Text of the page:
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Fast Company

The web magazine that illustrates the directions that innovation is pursuing to improve the quality of our lives

Eden Creamery is an American company that produces low-calorie, high-protein ice creams - that does not force you to forego traditional flavours - which has just inaugurated a new line of milk-free products: it has changed the consumer’s approach to ice cream and these decisions have increased its turnover by one hundred million. Instead, with its technology applied to food safety, the company Safe Catch can scan any type of food to find problems: it used this technology to launch the first tuna guaranteed to have low mercury content. A2 Milk is one of the leading Australian brands of high quality cow’s milk and since many people are sensitive to the A1 protein, which can lead to a mistaken diagnosis of lactose intolerance, it only uses cows that naturally do not have the A1 protein, ensuring a highly digestible product.

This is not the advertising of individual companies, big and small, that boasts about product quality: these are just some of the companies working in the food industry that are in the Top 10 list developed by Fast Company, a web magazine that has an editorial focus on technological innovation, created in 1995 by Alan Webber and Bill Taylor, two former editors of the Harvard Business Review. It compiles a classification of the most technologically innovative companies in various sectors, ranging from architecture to food service, from bio-tech to energy, and from artificial intelligence to virtual reality. It also has sections dedicated to countries (China, India, Israel) and to entire continents (Africa). Reviewing the rankings provides an idea of driving sectors, commercial trends, and how technological innovation responds to the risks and needs of modern society: from the houses we live in to the food we eat. Including robots that guard the car.

If we take a look at the Top 10 in “Architecture”, we find ICRAVE, a firm of 34 New York architects who started out designing restaurants and bars, but who then specialised in reconsidering some of the gloomiest or most stressful places on earth, such as airports and hospitals. At the Memorial Sloan Kettering Cancer Center, the team changed waiting areas into welcoming co-working spaces. At JFK Airport it reinvented the JetBlue terminal, making it look like a New York street, complete with every convenience: for example, passengers can order food online and have it brought to the gate without worrying about missing their flights.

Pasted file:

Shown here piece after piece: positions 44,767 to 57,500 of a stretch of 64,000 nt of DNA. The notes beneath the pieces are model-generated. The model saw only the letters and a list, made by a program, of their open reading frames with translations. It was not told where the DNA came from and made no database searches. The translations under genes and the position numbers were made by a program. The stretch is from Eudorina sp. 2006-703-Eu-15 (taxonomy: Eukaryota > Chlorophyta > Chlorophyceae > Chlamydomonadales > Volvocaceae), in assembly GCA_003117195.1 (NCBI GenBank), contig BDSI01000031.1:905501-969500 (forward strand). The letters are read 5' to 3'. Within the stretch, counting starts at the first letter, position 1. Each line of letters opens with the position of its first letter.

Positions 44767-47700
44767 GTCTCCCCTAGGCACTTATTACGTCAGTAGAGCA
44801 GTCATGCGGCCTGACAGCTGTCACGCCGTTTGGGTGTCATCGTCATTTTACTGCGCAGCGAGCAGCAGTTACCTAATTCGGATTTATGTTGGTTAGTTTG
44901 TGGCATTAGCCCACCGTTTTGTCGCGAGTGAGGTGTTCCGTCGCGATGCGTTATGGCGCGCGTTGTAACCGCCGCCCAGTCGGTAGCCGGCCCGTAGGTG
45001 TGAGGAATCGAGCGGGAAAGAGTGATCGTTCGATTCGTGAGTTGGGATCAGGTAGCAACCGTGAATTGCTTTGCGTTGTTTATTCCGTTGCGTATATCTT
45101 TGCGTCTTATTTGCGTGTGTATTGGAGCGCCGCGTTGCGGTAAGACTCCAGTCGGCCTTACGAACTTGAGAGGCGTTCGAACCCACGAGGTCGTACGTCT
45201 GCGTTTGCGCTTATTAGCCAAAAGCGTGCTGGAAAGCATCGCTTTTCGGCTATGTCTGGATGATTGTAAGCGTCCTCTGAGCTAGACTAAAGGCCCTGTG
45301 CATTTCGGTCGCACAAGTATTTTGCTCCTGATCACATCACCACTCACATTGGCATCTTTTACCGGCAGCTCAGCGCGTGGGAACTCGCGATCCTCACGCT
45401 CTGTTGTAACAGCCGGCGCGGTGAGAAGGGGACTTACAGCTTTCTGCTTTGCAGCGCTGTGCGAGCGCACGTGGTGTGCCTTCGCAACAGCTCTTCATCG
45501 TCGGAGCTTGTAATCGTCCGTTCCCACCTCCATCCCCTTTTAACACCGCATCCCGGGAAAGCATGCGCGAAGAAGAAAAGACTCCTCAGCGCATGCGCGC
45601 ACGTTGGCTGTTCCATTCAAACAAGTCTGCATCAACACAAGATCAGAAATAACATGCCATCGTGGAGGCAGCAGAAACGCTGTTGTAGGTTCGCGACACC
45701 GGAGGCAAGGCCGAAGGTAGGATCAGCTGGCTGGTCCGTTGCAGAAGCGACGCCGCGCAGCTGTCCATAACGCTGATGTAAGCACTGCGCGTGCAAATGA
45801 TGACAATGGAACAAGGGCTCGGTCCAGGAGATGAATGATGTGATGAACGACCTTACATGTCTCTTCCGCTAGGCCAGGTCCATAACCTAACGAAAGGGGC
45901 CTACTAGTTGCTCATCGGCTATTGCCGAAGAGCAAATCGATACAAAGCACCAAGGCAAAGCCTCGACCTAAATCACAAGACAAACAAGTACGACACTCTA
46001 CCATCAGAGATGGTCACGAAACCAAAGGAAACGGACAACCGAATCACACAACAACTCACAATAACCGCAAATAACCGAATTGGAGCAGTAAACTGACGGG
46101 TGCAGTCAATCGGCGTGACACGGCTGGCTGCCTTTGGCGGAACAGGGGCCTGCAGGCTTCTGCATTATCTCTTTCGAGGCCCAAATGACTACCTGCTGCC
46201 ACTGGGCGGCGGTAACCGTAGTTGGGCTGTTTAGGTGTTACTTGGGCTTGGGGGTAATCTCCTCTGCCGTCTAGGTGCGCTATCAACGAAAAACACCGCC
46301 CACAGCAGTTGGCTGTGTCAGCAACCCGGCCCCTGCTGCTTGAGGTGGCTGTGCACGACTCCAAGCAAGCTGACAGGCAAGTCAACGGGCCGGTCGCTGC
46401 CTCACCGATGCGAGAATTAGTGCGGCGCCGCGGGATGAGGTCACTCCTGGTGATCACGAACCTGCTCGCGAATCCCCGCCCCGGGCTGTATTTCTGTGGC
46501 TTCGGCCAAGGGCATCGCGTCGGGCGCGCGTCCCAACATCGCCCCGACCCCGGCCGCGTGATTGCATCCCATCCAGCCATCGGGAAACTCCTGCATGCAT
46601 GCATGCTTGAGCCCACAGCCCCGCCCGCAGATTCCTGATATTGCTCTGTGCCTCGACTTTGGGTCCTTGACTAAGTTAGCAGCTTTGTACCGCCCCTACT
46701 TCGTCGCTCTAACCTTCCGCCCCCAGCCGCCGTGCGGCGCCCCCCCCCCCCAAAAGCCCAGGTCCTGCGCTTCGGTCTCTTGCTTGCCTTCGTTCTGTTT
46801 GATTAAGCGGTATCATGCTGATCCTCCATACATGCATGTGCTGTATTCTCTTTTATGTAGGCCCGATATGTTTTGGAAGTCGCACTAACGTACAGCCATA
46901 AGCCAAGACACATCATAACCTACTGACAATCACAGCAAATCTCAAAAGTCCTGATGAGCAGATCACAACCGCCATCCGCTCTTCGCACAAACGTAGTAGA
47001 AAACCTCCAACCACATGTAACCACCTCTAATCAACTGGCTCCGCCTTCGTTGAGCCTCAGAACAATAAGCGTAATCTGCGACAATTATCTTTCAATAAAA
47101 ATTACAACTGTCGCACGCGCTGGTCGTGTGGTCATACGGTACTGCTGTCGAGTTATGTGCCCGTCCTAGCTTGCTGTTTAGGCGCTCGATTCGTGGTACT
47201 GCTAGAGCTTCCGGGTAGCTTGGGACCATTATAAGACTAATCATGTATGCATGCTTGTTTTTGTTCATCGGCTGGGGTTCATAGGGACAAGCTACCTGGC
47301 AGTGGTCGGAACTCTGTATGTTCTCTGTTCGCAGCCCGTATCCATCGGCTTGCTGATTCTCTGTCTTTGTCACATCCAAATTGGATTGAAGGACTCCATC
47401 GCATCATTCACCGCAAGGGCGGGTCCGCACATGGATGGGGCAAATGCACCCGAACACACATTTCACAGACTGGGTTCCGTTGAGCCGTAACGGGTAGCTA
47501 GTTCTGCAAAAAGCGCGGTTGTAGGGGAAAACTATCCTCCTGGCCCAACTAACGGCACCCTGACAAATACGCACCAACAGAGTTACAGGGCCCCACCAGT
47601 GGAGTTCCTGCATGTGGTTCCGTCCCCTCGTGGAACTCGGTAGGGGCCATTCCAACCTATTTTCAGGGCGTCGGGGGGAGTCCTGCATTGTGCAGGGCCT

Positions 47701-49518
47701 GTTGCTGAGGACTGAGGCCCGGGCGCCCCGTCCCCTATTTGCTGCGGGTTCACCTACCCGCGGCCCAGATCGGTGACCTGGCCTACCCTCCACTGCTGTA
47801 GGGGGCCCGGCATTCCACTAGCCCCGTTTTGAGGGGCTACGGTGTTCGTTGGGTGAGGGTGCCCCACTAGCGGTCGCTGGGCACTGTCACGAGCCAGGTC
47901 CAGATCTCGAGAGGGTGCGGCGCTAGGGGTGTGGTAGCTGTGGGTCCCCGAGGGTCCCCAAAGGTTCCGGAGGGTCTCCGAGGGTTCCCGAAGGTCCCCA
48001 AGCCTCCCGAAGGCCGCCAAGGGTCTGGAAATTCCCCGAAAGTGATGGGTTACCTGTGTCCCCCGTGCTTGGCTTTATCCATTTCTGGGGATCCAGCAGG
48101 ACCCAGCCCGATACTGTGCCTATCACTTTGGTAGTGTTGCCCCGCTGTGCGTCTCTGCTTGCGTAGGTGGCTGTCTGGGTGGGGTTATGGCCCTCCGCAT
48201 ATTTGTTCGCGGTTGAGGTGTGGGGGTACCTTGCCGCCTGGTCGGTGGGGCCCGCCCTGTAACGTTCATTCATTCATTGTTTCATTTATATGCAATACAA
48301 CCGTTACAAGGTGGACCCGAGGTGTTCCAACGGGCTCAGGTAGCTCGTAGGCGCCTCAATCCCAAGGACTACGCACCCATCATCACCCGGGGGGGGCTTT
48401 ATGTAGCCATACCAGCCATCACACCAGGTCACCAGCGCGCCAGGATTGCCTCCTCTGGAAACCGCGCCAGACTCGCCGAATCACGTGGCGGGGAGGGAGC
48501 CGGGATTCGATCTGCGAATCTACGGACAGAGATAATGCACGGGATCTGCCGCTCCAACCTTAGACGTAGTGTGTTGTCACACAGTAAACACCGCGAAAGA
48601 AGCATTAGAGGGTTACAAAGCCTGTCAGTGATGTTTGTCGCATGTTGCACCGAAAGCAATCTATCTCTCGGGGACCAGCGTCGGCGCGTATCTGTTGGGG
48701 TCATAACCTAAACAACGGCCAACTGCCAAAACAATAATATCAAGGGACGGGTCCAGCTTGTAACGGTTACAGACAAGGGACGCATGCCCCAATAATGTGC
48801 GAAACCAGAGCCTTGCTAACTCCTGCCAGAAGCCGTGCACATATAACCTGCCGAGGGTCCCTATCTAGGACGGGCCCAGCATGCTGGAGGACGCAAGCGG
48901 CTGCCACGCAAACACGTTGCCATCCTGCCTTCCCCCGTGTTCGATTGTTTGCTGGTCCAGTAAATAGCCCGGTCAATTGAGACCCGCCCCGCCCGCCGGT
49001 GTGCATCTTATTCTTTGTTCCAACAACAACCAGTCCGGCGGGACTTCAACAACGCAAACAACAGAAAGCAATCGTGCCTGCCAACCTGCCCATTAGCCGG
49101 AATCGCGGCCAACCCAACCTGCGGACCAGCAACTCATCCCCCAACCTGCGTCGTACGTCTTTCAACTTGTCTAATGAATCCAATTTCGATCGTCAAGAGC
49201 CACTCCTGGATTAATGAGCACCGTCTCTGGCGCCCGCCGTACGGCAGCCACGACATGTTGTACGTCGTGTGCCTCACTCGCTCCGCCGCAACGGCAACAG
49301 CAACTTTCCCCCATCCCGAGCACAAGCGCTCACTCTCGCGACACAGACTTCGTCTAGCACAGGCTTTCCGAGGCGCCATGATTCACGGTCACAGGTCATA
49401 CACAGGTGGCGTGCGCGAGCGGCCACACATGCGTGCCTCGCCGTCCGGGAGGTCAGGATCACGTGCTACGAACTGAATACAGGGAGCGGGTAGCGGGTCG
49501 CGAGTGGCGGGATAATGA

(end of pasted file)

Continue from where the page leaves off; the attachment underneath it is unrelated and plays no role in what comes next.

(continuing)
If we look at “Robotics”, we find Knightscope, which provides security for public places without human guards: from shopping centres to car parks. Last year, this company introduced two new robot-police officer models to the market: the K1, a robot that can detect weapons and other dangerous hidden objects, and the K7, a vehicle suitable for all types of terrain designed for complex environments like airports, prisons, or power plants.

In the “Healthcare” section, we discover Color, a company that uses a new-generation sequencing technology and simplified lab operations through its proprietary algorithms that allow a very economical test (just under USD 250) to analyse the genes closely linked to some of the most common hereditary cancers, including breast, ovarian, prostate and colorectal cancer. A newly-established research department of this company offers DNA sequencing services and analysis for researchers and patients who must perform clinical cancer studies.

Finally, moving to the countries section and looking at China, we can find, for example, DJI, a drone manufacturer that is the global leader in the creation and marketing of unmanned aircraft. In May 2017, this Chinese company introduced Spark, the first drone that users can easily control: an aircraft that is essentially a mini-camera that takes off from the palm of the hand. According to the NPD consulting firm - as related by Fast Company - DJI commands two thirds of the drone market in the United States alone.

Generali Vitality Gmbh is the business unit and competence center for the development of the Generali Vitality project in Europe to encourage and reward healthy behaviour for customers seeking a healthier lifestyle. The purpose of this educational prevention initiative is to encourage participants to improve their overall well-being condition, while also reducing expenses for medical care. In fact, there is a rewarding system for those who regularly exercise, maintain a good dietand make regular medical check-ups. From 2016 this program is available in Germany, France and Austria, and the extension to other countries is planned for the future. The company manages product development and program management throughout Europe.

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